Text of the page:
Knesset Expected to Dissolve Itself Today

Barring any last minute surprises, the Knesset will vote on the second and third readings of the bill to dissolve itself.

Elad Benari,

Knesset in session
Knesset in session
Yonatan Sindel/Flash 90

Barring any last minute political deals, the 19th Knesset is expected to officially come to an end on Monday.

The Knesset plenum is expected to vote sometime on Monday on the second and third readings of the bill to dissolve the Knesset, which was approved in a preliminary vote last week. Once the bill passes, the Knesset will be dissolved and the election campaign will be underway.

Most analysts expect the bill to pass and for elections to be held on March 17, though some reminded of a similar situation in 2012, when Prime Minister Binyamin Netanyahu and then opposition leader MK Shaul Mofaz surprised everyone by announcing an agreement on a unity government in the middle of the night, after the Knesset had already approved the first reading of a bill to dissolve itself.

This time, however, a similar move is not expected to occur, as the Yisrael Beytenu party has already rejected the formation of an alternate coalition with the hareidim.

Foreign Minister Avigdor Liberman's party explained on Sunday that it rejected the idea of an alternate coalition because “it is simply postponing the collapse of the government - not more than that."

"The establishment of an alternative government, [which would] now have 61 government members where every single member of the Knesset can threaten and blackmail, would cause one more year of political instability - and then we'll go to elections after wasting billions more to maintain a shaky coalition," the party said.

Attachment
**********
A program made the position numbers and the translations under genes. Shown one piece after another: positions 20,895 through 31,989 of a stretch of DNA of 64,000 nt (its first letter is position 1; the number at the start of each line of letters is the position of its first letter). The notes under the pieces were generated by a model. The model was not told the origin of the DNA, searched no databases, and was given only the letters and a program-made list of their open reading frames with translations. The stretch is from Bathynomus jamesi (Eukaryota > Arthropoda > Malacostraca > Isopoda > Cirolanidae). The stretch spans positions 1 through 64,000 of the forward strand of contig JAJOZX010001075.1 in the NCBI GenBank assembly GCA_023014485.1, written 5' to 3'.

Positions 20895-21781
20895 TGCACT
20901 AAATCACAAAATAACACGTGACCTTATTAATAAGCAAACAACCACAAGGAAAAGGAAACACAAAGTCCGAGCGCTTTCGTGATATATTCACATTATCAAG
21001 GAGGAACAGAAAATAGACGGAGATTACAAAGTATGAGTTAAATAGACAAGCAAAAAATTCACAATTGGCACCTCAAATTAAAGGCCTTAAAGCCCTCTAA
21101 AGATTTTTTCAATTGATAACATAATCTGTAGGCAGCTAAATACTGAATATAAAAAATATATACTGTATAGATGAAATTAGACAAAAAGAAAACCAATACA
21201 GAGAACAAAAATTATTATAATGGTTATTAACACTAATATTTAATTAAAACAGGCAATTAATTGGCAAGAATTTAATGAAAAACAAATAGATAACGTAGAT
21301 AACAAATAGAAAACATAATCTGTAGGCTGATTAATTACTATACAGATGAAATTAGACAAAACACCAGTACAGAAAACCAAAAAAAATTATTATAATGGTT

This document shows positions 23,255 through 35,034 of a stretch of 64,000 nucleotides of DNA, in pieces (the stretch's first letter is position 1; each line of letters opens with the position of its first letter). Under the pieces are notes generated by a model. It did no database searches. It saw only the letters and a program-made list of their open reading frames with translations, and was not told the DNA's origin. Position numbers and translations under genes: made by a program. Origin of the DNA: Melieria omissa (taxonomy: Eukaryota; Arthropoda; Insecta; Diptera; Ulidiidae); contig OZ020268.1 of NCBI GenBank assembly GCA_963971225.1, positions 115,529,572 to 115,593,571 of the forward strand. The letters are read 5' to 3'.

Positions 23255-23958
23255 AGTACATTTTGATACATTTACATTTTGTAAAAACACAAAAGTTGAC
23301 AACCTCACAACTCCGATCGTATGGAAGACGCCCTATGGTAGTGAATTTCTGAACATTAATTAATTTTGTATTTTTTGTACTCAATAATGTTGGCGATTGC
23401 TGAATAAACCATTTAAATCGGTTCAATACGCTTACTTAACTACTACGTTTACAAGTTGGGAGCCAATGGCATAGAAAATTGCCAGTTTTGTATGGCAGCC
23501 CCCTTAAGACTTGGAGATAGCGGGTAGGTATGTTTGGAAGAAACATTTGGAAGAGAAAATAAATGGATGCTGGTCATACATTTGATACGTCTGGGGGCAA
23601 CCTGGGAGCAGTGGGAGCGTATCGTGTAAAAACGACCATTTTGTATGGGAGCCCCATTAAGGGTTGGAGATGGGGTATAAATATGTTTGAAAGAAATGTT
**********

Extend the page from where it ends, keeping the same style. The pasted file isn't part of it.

Meanwhile, talks on a joint list between Labor leader Yitzhak Herzog and Hatnua chairwoman Tzipi Livni are continuing. Under the agreement, three spots on Labor’s list would be reserved for Livni and two members of her party, likely Amir Peretz and Amram Mitzna, who both served as Labor party leaders in the past.

Yesh Atid chairman Yair Lapid is also not ruling out cooperation with Livni. Kol Yisrael radio reported on Sunday night that Lapid and Livni are scheduled to meet Monday and examine the possibility of running together, despite reports that Livni is close to an agreement with Herzog.

Political sources close to Yesh Atid said, according to the report, that they are also not ruling out the possibility of running with the new party of former minister Moshe Kahlon.




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